Today’s blog topic will focus on Steel Buildings 101, an often overlooked component of a building envelope, yet one of the most important considerations when planning your overall project, a part of the puzzle, that if done right will pay dividends down the road, or lead to conditions in the building that will wish you had planned better.
Insulation… it keeps us warm, it keeps us cool, but how much do we ever really think about this stuff when pricing out our buildings, especially in the beginning stages of discovery.
Insulation and Your Steel Building
We all know what insulation does, we know what it’s made of, but how does it relate to a steel structure?
One of the mistakes 1st time builders and customers make is to not account for the correct type of insulation for their needs. What part of the country / world are you building? What type of climate control do you need for the activities inside your structure? How comfortable do you need to be? What are the local building codes requiring?
All good questions. At a minimum, it is wise to know that a steel structure insulation needs to be correctly sized for the roof system being implemented. For example: If you are going with a screw down roof, an R-19 or 6’’ batt insulation system can suffice, depending on your needs and local building codes. A simple R-19 system is good at deflecting heat of the summer, and will help keep some heat in during the winter, but is it enough to give you the atmospheric control you really desire inside your structure? Yes price is a factor, but without an economic lesson we all know that perhaps spending a little more money now ends up saving dividends down the road.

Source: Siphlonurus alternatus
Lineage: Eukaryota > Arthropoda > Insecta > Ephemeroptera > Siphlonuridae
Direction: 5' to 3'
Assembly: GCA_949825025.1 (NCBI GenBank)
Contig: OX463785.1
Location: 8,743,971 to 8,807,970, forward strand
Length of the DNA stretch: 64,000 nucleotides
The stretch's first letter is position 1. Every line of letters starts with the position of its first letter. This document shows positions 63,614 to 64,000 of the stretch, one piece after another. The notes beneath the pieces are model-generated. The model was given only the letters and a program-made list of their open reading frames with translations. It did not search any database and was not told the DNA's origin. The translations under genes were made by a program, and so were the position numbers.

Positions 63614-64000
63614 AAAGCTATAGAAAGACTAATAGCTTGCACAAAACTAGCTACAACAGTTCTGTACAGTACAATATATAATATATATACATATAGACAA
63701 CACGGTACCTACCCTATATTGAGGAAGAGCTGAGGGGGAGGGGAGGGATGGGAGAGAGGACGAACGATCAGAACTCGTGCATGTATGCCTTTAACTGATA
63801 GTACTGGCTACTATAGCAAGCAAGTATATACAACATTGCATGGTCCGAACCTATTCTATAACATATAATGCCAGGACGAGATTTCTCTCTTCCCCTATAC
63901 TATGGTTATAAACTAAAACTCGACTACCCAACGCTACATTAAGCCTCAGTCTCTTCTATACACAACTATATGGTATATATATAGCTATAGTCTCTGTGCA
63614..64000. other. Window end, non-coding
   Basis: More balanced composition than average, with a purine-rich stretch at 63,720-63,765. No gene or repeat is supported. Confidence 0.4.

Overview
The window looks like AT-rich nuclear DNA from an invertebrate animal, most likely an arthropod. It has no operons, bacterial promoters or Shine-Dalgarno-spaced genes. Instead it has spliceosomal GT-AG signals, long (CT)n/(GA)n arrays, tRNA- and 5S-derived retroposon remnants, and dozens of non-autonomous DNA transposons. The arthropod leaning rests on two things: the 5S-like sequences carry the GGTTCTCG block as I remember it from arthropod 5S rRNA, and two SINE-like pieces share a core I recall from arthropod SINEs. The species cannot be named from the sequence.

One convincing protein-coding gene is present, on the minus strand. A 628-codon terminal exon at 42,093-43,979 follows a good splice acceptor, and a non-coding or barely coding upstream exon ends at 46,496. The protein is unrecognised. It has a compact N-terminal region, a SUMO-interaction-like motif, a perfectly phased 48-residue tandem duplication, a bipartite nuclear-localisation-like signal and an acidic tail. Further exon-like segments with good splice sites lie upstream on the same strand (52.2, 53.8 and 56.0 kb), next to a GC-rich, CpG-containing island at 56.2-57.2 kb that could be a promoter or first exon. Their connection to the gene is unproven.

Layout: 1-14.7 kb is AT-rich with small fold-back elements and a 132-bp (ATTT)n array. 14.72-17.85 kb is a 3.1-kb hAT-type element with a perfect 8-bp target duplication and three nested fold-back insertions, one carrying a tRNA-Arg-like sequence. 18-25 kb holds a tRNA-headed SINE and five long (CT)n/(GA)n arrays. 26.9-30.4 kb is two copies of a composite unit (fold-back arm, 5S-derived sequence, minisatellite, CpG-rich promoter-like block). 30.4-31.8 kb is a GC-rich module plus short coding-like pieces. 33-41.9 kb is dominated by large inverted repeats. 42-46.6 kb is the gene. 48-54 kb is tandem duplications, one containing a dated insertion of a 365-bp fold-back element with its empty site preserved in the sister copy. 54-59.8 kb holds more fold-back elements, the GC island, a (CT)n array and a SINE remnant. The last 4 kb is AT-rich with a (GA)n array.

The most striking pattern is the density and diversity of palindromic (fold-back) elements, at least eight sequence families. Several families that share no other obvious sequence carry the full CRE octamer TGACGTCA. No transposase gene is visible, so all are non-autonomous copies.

Other Factors to Consider
If you desire or are required to use a standing seam roof, it is important that an R-38 system, or a 12’’ thick insulation is required. Why? If a standing seam system is implemented, and the owner chooses only an R-19 (6’’ thick) system, there will be a void between the insulation and the bottom of the roof deck that can cause a “weather condition” between the insulation and roof deck, leading to condensation, mold and loss of thermal control, not to mention possibly against building code which can delay or prevent final inspections by local jurisdictions.
Conversely, if an R-38 system is considered with a screw down roof (roof directly attached to the roof framing members), then the thickness of the insulation will be compressed, and loss of true R-Value will occur, again affecting performance and possibly raising a situation with local ordinances.
There is also other factors to consider such as the insulation facing type (the surface you see inside your building when you look up). There are literally dozens of types of facing from foil, to low visibility, to athletic facing to the standard white depending on your needs.
In this blog we’ve talked mainly about roof insulation, however, the same can be said for your wall systems. Talk with your Solid Steel Buildings Solutions manager today to discover all there is to know about properly insulating your building envelope, and let’s get building together!